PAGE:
Nicki Minaj in the Sunday Styles!!!!
PERHAPS it was the brightly colored surgical mask that covered Nicki Minaj’s pout at the MTV Video Music Awards last August. Or maybe it was the neon puffball tunic, which made her look as if she’d fallen into a bowl of Dippin’ Dots, that she wore to Carolina Herrera’s  spring 2012 show in September. But few in 2011 could take their eyes  off Ms. Minaj, the Technicolor Barbie with the big voice and an elastic  smile.
Part sweet Lolita, part street-smart punk from Queens, Ms. Minaj has been the most talked-about young rapper to settle into the front row at New York Fashion Week since Marc Jacobs embraced Lil’ Kim as his muse in 2005. She is a sought-after cover girl, with spreads in Elle,  Cosmopolitan and W magazine. Ms. Minaj sang hits from her debut album,  “Pink Friday,” at recent shows for Victoria’s Secret and H&M. She  could even claim Halloween last fall, judging from the scores of tutorials on YouTube for fans seeking her fluorescent look and ice cream swirl tresses.
A year ago, Ms. Minaj was making dresses for herself in her basement,  said John Demsey, group president of Estée Lauder Companies, which owns  MAC Cosmetics, the brand that worked with her on a lipstick. “Now the  others want to get their hands on her.”
Those “others” are companies hoping to get in the Nicki Minaj business.  And business is booming, thanks in part to Ms. Minaj’s behind-the-scenes  moves. Like Lady Gaga before her, she wants to be a high priestess of style.
Last spring, she split with her manager, P. Diddy, and began working  with the hip-hop veteran Gee Roberson and Cortez Bryant, who also  manages Lil Wayne, the rapper who helped secure Ms. Minaj’s record deal  in 2009 after hearing an early mixtape. A priority of his, Mr. Bryant  said in a phone interview, is to negotiate a deal with a fashion house  so Ms. Minaj can sell her own line of clothes. (She already has a  nail-polish line with OPI.)
Some pop stars are born, others made, others spring fully formed from  the Internet. Ms. Minaj, 29, whose birth certificate reads Onika Tanya  Maraj, moved from Saint James, Trinidad and Tobago, to Queens with her  parents when she was 5.
As a young girl she loved music and drama, which seemed like an escape from a chaotic home life; she told Details magazine in 2010 that her father tried to burn the family’s Queens house down in an  attempt to kill her mother. (Ms. Minaj declined to be interviewed for  this article because, her publicist said, she was recording an album.)
She attended LaGuardia High School of Music and Art and Performing Arts  and in 2007 began releasing digital mixtapes, including “Beam Me Up  Scotty,” in 2009, which was well received in hip-hop circles. In  September 2010, two months before her album debut, Ms. Minaj and  executives associated with her record label, Young Money Entertainment,  asked to meet with Mr. Demsey of MAC. Ms. Minaj got right to the point:  she wanted to be the company’s Viva Glam spokeswoman. “She was fun and  cute,” Mr. Demsey recalled. “She’s funny, loves makeup and has a mashup  style between Vivienne Westwood and a Harajuku girl.”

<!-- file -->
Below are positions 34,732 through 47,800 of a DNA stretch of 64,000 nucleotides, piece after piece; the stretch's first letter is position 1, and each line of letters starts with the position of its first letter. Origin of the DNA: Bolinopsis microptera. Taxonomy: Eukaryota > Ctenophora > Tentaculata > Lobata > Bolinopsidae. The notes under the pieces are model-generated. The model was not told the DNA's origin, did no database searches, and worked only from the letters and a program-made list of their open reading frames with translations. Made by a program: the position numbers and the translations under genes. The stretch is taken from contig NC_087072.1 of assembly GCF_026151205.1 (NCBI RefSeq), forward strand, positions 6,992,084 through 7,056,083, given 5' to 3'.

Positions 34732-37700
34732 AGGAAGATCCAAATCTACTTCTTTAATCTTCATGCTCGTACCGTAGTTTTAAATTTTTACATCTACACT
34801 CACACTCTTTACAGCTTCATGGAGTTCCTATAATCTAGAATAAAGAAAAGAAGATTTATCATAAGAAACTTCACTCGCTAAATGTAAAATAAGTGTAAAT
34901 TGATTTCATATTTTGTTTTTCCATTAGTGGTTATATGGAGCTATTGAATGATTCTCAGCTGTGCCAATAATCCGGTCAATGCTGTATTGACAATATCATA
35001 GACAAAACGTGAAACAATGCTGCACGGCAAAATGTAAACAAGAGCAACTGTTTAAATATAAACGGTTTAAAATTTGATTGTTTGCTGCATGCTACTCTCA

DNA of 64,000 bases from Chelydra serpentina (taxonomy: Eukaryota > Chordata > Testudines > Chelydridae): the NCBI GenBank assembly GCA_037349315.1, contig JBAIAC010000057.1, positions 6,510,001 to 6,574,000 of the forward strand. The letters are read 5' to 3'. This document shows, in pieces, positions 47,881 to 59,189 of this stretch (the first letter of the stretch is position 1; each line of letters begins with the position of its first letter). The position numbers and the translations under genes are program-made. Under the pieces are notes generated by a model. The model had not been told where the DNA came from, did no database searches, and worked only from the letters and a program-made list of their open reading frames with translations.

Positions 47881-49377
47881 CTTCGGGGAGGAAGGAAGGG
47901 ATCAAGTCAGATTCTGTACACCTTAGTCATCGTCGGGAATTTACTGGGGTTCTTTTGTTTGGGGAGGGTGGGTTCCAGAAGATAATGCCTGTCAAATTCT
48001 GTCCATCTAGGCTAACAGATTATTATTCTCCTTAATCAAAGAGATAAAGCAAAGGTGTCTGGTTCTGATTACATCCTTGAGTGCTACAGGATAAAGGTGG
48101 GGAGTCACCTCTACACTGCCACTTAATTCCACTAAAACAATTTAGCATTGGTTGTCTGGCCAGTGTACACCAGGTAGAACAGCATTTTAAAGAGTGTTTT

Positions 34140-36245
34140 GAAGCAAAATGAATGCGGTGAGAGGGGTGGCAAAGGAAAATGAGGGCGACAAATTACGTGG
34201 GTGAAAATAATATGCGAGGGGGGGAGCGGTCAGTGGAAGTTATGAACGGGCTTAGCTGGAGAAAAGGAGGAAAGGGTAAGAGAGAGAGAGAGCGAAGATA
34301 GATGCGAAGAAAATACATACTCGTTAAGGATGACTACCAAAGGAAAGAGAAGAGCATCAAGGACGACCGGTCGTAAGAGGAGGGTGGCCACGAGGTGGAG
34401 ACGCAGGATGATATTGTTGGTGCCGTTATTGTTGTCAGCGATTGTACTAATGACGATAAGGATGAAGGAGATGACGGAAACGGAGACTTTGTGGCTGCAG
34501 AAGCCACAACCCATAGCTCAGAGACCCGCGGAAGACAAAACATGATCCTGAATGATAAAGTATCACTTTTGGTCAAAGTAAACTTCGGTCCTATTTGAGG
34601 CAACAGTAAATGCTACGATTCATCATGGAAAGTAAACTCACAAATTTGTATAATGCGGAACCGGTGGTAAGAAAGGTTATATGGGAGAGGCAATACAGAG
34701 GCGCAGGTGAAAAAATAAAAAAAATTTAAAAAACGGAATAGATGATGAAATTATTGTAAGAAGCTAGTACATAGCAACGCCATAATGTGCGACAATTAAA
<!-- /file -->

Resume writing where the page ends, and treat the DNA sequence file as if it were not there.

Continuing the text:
But she wasn’t yet a star, so Mr. Demsey proposed an online lipstick  promotion over four Fridays, timed to her album’s November release.
On Nov. 26, 2010, MAC introduced Ms. Minaj’s Pink Friday lipstick,  selling all 3,000 in stock in 15 minutes, in addition to an eye-popping  27,000 in the next three weeks. The company spent little on advertising,  Mr. Demsey said, with sales driven mostly by Ms. Minaj’s voluminous  postings to fans via Twitter and Facebook. Indeed, 8 of 10 buyers were  new to the MAC Web site.
“She is all about her brand and where she wants to go,” Mr. Bryant said.
As album sales took off (“Pink Friday” had its debut at No. 2 on the  Billboard 200), that brand began to expand. In late 2010, organizers for  Christie’s Green Auction, a charity event in the coming March that was  followed by a fashion show, were debating what entertainer would make a  splash at the event. Vogue’s director of special events, Sylvana Ward  Durrett, then suggested Ms. Minaj, saying she was “about to hit it big,”  according to Glenda Felden, a communications director at the Web site  Charitybuzz, who attended the planning meetings. (A publicist for Vogue  declined to make executives available for comment.)
“Half of us were, like, ‘Oh, yeah, that would be great.’ The other half was, like, ‘Who?’ ” Ms. Felden said.
By early February, though, Ms. Minaj had sold more than 1 million  albums, and fashion designers were beginning to take note. She was  widely photographed prowling the red carpet at the Grammy Awards in a leopard-print bubble-skirted dress and matching leggings designed  by Riccardo Tisci for Givenchy, and a Q-Tip shaped wig streaked with  black.
Ms. Minaj does not have a full-time stylist, according to business  associates, although she has worked with professionals for specific  events; more commonly, her publicist will request outfits. She does have  a full-time wigmaker, Terrence Davidson, whom she gave a shout-out to  at the Billboard Women in Music luncheon last month.
Read The Rest Here

Nicki Minaj in the Sunday Styles!!!!